I’ve heard it preached the depression is a sin. Lovely to hear from someone diagnosed with major depression. After I left the cult church, I briefly attended a small local gathering. The beginning of the end for me (and sctually them, too) was when he got on a tangent that all mental health issues are demonic (an idea I grew up being taught) and that the way to ‘treat’ it was to ‘pound on it with the Word, like a hammer on stone, until it breaks.’ This caused a near mental meltdown for me, which, had I let it show on the outside, would have probably triggered an attempted exorcism. Whew.

    The result is, now, I am very reluctant to talk to anyone about specifics on the mental stuff I deal with. I don’t trust that it won’t be used against me.

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  5. So many red flags!

    What on earth is The Village Church thinking?

    Forcing adults to live with families?! This is saying to people that being outside of a nuclear family is somehow…wrong?

    Charting her period on the calendar is completely invasive and totally nuts.

    The generational demon thing–I honestly thought Southern Baptists weren’t into that stuff. Has that changed? Seriously, I want to know.

    The way her “friends” took her to the hospital. I have personal experience with this, except that I was actively suicidal and my friend had to tell me bluntly not to underplay it because I had a very bad habit of doing so. (Yes, I’d gotten discharged from the hospital because I told them I wasn’t as sick as I was.) My friend stood over me until I signed myself in, but I *was* sick. The way Allison’s friends treated her is vastly different.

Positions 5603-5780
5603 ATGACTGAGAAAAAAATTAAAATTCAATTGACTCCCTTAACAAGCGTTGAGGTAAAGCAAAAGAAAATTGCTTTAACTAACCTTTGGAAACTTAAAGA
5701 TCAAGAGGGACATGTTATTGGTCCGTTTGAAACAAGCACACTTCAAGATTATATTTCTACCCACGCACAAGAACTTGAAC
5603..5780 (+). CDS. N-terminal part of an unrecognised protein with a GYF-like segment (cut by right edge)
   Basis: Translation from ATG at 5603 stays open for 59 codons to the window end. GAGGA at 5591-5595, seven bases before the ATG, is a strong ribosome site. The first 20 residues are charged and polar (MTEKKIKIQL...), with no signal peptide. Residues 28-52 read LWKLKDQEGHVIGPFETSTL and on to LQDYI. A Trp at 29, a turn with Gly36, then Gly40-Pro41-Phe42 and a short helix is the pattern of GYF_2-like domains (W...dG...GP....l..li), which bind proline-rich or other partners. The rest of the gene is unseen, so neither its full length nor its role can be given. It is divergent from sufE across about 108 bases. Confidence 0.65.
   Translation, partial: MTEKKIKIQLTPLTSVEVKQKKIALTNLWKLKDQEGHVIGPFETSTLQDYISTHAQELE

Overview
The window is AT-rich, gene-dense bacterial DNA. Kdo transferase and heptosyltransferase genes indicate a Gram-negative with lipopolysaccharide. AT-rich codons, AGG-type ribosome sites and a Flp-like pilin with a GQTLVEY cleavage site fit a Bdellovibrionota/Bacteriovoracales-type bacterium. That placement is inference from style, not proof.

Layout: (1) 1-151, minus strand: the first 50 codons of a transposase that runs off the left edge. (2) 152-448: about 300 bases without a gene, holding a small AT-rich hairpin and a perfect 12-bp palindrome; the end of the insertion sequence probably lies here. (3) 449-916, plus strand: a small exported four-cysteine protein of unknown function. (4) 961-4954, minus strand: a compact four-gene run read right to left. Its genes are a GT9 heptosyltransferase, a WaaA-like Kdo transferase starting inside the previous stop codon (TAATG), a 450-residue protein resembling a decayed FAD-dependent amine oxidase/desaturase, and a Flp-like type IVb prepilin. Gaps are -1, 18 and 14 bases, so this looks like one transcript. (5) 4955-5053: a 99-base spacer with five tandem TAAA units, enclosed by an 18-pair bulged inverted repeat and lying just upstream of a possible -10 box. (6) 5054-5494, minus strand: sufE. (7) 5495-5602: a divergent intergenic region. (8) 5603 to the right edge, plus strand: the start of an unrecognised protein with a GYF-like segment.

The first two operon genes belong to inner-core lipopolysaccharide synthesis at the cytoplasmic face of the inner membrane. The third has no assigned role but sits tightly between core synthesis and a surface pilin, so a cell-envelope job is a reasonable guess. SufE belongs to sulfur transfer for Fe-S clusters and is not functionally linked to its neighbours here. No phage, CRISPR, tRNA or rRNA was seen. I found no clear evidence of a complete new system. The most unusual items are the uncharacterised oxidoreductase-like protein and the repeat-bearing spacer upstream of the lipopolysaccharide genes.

The whole thing is crazy. If I were giving advice to TVC and Matt Chandler, I’d tell them to get out of the business of telling adults how to live their personal lives and PARTICULARLY to get out of the mental health business. If there is a person in their community who needs help, they should be referred to a physician or a licensed (by the state) psychotherapist for assistance. Church “counseling” will mess up people who are sane and can cause serious problems for the mentally ill.

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  6. This is so perverted invasive and totally creepy.

    Nxivm cult leader Keith Raniere had his followers give him private dirt on themselves as well.

    Matt Chandler and The Village Church has always sounded like a creepy cult. I am very worried about the kids’ whose parents are dumb and perverted enough to take them to this sicko cult.

    Matt Chandler has made it clear he has pedophiles back.

    People who force their kids to be involved with cults are just selfish bad parents.

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  7. oh my goodness….

    spoken as someone who has grown up in christianworld with a lifetime of observations and direct experience, and who still exercises faith in God/Jesus/Holy Spirit my own way:

    CHRISTIANS TAKE THEMSELVES SO GOSH DARN SERIOUSLY.

    it’s just ridiculous.

    all the characters in this story except for Allison demonstrate this perfectly.

    discerning each other’s farts until they get the glamorous interpretation.

    like “thou hath a hijacking generational demon”

    …the remedy for which is of course, “thou shalt track thy period on the calendar overseen by thy male headship covering with a red pen and marking it thusly.”

    pretty sure neither jesus nor mark twain ever said that one.

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  8. TS00: This story is so bizarre I struggle to believe such things actually happened.